Studio: Focus Features
Director: David Leitch
Writer: Kurt Johnstad
Producer: Eric Gitter, Peter Schwerin, Kelly McCormick, Charlize Theron, A.J. Dix, Beth Kono
Stars: Charlize Theron, James McAvoy, John Goodman, Til Schweiger, Eddie Marsan, Sofia Boutella, Roland Moller, Johannes Haukur Johannesson, James Faulkner, Barbara Sukowa, Toby Jones, Bill Skarsgard
During the downfall of the Berlin Wall, a covert spy is tasked with retrieving a secret list that will expose a double agent.
November 1989: Against a backdrop of fiery tension readying to bring Berlin to a boil, undercover agent Lorraine Broughton is on a secret assignment working both sides of the Wall for MI6. Her mission is to recover a stolen list outing the identities of every spy from every international organization currently operating in Germany.
The list is in the hands of a rogue KGB operative who killed her ex-lover to get it, and Lorraine’s only contact on the ground is a maverick MI6 plant believed to have gone native himself. Making matters worse, the list is said to reveal the true name of a duplicitous mystery man codenamed “Satchel.” In the wrong hands, this information could bring the entire world out of its Cold War and into nuclear winter.
Unable to trust anyone, including her new partner, Lorraine is already caught in a web of deceit, danger, and double-crosses before donning her first disguise. Obtaining the list is her objective, but so is staying alive. For that, Lorraine needs every ounce of solo skill, strength, spycraft, and savvy she possesses to stay two steps ahead of everyone else.
Traitorous turncoats, black market wheeling and dealing, secret passages to subterranean tunnels, and unrelenting assaults of sniper fire and close-quarters combat. If it’s in the spy cinema playbook, “Atomic Blonde” has it in spades.
For an espionage thriller thick with intrigue, the main story is slim on essential substance. Kurt Johnstad’s script, adapted from the Oni Press graphic novel “The Coldest City” written by Antony Johnston and illustrated by Sam Hart, has more exposition than necessary since its primary function is to springboard suspense. Quite a lot occurs constantly, yet when the side noise is drowned out, “Atomic Blonde’s” plot points play like MacGuffins moving everyone from one setup to the next.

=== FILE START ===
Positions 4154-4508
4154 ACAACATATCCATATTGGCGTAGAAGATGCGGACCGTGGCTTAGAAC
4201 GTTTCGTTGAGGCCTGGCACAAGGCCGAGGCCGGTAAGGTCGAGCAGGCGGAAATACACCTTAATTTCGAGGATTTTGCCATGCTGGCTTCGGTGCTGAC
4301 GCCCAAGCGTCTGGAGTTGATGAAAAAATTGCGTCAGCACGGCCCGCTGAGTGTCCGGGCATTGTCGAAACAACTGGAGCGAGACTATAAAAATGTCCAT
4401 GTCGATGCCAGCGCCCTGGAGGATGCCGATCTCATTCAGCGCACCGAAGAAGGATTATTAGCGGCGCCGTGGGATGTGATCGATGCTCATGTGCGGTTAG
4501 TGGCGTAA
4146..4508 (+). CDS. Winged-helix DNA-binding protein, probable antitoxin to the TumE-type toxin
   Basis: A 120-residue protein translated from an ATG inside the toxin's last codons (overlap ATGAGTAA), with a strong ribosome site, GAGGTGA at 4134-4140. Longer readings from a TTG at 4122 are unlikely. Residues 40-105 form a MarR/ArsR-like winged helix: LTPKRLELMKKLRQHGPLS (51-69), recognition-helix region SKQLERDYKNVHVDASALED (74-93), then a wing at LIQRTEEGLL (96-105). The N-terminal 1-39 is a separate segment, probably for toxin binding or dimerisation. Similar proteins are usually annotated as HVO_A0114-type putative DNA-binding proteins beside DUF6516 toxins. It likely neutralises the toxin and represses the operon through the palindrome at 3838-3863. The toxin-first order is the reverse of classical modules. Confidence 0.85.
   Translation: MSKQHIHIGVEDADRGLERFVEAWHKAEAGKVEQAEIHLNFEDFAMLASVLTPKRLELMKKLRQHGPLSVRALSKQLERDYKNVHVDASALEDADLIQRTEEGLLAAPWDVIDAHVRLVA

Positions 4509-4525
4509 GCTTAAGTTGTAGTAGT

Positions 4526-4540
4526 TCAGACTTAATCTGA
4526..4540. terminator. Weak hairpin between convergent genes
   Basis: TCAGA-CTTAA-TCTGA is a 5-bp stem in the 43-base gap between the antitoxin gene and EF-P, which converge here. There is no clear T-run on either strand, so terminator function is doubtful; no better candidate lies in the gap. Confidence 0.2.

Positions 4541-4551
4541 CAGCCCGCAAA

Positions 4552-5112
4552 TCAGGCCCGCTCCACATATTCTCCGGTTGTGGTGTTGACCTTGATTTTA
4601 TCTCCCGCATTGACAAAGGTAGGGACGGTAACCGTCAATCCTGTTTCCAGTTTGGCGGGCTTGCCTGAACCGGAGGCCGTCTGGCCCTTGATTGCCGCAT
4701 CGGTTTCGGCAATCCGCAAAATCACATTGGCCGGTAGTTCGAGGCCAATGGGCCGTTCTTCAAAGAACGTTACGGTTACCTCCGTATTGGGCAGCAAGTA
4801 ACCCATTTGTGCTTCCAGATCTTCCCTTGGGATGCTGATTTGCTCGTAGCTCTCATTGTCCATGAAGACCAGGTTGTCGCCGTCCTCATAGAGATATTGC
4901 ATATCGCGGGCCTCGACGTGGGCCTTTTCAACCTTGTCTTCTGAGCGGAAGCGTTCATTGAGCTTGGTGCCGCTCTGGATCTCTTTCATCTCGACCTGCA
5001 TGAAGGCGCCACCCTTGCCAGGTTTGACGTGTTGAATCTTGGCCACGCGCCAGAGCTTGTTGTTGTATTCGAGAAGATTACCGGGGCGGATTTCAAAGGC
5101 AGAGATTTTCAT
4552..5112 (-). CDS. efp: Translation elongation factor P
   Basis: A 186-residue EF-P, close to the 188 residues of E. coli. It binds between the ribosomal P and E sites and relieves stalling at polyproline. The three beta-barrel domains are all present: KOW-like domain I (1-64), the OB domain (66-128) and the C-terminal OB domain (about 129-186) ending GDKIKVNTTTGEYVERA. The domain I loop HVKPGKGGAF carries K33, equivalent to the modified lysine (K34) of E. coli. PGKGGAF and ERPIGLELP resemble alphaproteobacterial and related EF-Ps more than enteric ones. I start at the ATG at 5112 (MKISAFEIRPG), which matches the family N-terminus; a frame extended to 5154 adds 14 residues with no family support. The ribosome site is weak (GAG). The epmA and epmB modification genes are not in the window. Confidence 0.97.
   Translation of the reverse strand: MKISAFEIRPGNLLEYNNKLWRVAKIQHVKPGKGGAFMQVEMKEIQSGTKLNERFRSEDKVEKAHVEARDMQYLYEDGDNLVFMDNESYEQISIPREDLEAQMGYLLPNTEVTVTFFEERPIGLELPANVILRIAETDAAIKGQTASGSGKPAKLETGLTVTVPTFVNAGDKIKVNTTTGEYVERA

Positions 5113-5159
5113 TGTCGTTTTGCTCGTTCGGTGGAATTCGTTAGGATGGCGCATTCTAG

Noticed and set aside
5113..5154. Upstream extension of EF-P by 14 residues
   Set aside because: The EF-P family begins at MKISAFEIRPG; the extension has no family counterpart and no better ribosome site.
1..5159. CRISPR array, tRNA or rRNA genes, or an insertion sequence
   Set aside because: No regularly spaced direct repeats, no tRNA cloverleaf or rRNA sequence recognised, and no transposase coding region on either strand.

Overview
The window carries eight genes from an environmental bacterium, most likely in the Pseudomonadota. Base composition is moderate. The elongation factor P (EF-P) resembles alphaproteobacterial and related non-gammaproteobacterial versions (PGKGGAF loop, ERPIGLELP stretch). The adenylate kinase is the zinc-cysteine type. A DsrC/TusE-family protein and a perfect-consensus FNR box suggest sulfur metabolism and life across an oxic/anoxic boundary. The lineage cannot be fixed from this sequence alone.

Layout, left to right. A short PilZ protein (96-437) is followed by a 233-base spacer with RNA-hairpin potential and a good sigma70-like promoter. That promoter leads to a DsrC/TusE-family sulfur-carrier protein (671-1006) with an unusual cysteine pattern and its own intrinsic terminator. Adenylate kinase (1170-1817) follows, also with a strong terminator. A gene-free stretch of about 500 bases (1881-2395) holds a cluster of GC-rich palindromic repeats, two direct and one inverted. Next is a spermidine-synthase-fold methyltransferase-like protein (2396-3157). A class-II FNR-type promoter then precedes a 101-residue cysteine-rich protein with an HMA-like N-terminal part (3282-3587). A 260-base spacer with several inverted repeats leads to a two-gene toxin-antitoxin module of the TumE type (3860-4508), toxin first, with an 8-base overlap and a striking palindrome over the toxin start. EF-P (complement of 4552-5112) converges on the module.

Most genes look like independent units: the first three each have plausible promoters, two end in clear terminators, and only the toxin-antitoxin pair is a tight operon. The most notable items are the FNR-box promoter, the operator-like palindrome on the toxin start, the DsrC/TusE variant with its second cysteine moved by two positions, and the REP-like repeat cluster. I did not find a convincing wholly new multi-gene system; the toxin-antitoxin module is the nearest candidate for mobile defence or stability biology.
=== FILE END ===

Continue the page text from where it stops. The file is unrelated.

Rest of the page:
But how seriously are such spy stories to be taken anyway? After all, in what bumbling butterfingers arena of espionage is it plausible for a Rosetta Stone of international spy names to exist, much less end up handled like a hot potato?
Coherently connected dots be damned, because what works for 007 works for “Atomic Blonde.” You come for blistering action, breathtaking escapes, and beautiful setpieces. You stay for the star, and “Atomic Blonde” has a big one in Charlize Theron.
Want hot take hyperbole to hammer home how much Theron grabs the movie by the throat and makes it hers to command? John Wick and James Bond have met their match, as there hasn’t been an action heroine this explosive since “Kill Bill.” Charlize Theron channels the full range of her charisma and sensational style to power a presence that is bigger, bolder, and as badass as Bourne.
Director David Leitch soaks scenery in sexy neon noir style. “Atomic Blonde” isn’t just set in 1989, where a terrifically curated retro soundtrack makes music a chief helix of the film’s DNA. It’s set in a femme fatale world of stiletto heels, foreign accents, and lipstick on cocktail glasses, and all of it is drenched in red light and cigarette smoke swirls.
Cinematography is cheekily overblown in moments such as James McAvoy striding in slow motion while backlit by fireworks, or in repeated shots of a rotating camera ascending/descending at dizzying angles. But that kind of color is critical to “Atomic Blonde’s” comic book core and a large part of its simultaneously gritty and glitzy cinematic charm.
Movies like this live or die on visceral value and “Atomic Blonde” pumps enough blood for ten hearts to handle. Tension routinely ratchets from Jackie Chan-like environmental excitement where anything and everything within reach can and is used as an instrument of crippling pain or devastating death.
Whether it is a keychain jangling from the cheek of someone stabbed in the face or a bad guy literally beaten with a rubber hose, “Atomic Blonde’s” action speaks for itself with a scream every chance it gets. And it gets plenty of them, particularly during a stairwell scene, staged as one singular shot from a camera as carefully choreographed as the gunplay and martial artistry, which is destined to be talked about as one of the most energetically engaging fight sequences of all time.
David Leitch’s hyper-charged direction is on full display. Charlize Theron and her costars bring all they have to the table and then crack it with the weight of their collective chemistry. The movie many not develop a deep or unique story, but who needs it when “Atomic Blonde” has the sights and sounds of a sumptuous action epic sizzling with style.
Review Score: 80